The detection of horizontal transfer is important to understanding the origin and spread of transposable elements and in assessing their impact on genetic diversity. The occurrence of the phenomenon is not in doubt for two of the three major groups of elements, but is disputed for retroposons, largely on the grounds of data paucity and overreliance on divergence estimates between host species. We present here the most wide-ranging retroposon data set assembled to date for a species group, the mosquitoes. The results provide no evidence for horizontal transfer events and show conclusively that four previously reported events, involving Juan-A, Juan-C, T1, and Q, did not occur. We propose that the origin of all known mosquito retroposons can be attributed to vertical inheritance and that retroposons have therefore been a persistent source of genetic diversity in mosquito genomes since the emergence of the taxon. Furthermore, the data confirm that the unprecedented levels of retroposon diversity previously reported in Anopheles gambiae extends to at least seven other species representing five genera and all three mosquito subfamilies. Most notably, this included the L1 elements, which are not known in other insects. A number of novel well-defined monophyletic groups were also identified, particularly, JM2 and JM3 within the Jockey clade, which included sequences from seven and five mosquito species, respectively. As JM3 does not contain an Anopheles element, this represents a good example of stochastic loss and the best out of at least four found in this study. This exceptionally diverse data set when compared with the wealth of data available for the many unrelated species with which mosquitoes have intimate contact through blood feeding ought to be fertile ground for the discovery of horizontal transfer events. The absence of positive results therefore supports the view that retroposon horizontal transfer does not occur or is far more exceptional than for other types of transposable elements.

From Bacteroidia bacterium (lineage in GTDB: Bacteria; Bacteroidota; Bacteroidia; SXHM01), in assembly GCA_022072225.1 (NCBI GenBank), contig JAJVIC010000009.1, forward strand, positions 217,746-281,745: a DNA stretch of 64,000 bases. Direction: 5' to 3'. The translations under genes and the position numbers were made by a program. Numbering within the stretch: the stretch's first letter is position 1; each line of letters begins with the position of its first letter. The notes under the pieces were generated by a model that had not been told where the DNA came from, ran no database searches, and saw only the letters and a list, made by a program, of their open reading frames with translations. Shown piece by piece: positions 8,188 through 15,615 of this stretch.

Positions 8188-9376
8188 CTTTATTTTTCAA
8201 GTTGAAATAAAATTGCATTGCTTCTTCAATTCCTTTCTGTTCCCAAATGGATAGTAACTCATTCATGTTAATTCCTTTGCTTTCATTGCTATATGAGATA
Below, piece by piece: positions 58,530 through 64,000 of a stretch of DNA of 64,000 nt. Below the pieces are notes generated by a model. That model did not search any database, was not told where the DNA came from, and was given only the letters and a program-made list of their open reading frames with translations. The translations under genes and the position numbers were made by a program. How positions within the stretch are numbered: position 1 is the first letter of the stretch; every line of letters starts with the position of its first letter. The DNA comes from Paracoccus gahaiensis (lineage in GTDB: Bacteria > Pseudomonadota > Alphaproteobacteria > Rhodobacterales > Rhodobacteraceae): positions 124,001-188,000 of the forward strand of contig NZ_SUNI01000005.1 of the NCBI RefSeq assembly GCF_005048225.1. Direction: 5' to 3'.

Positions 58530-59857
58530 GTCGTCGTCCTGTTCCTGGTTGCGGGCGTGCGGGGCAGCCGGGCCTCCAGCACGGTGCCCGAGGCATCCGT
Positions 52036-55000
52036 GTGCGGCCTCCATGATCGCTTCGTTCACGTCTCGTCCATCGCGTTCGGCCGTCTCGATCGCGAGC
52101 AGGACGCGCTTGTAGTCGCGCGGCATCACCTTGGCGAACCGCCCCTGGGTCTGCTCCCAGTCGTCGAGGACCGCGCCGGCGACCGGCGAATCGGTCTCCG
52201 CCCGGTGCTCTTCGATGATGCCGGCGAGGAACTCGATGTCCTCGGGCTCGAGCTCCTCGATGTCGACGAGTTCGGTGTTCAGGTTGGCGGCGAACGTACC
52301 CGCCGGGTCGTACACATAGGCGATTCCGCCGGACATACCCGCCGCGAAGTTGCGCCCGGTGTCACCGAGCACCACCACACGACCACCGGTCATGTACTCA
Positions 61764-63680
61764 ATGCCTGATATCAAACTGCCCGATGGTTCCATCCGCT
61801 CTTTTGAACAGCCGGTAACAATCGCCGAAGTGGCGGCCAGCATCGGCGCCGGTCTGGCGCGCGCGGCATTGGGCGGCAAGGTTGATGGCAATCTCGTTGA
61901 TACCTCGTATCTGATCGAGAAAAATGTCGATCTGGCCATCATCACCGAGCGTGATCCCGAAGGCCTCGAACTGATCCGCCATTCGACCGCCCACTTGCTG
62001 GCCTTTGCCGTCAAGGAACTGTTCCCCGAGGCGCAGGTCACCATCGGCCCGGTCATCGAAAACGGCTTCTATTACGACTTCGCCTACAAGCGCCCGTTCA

Original languageEnglish
Pages (from-to)2190-7
Number of pages8
JournalMolecular biology and evolution
Issue number11
Publication statusPublished - 1 Nov 2005


  • Animals
  • Base Sequence
  • Cluster Analysis
  • Culicidae
  • DNA Primers
  • Evolution, Molecular
  • Genetic Variation
  • Inheritance Patterns
  • Molecular Sequence Data
  • Phylogeny
  • Retroelements
  • Sequence Analysis, DNA
  • Species Specificity


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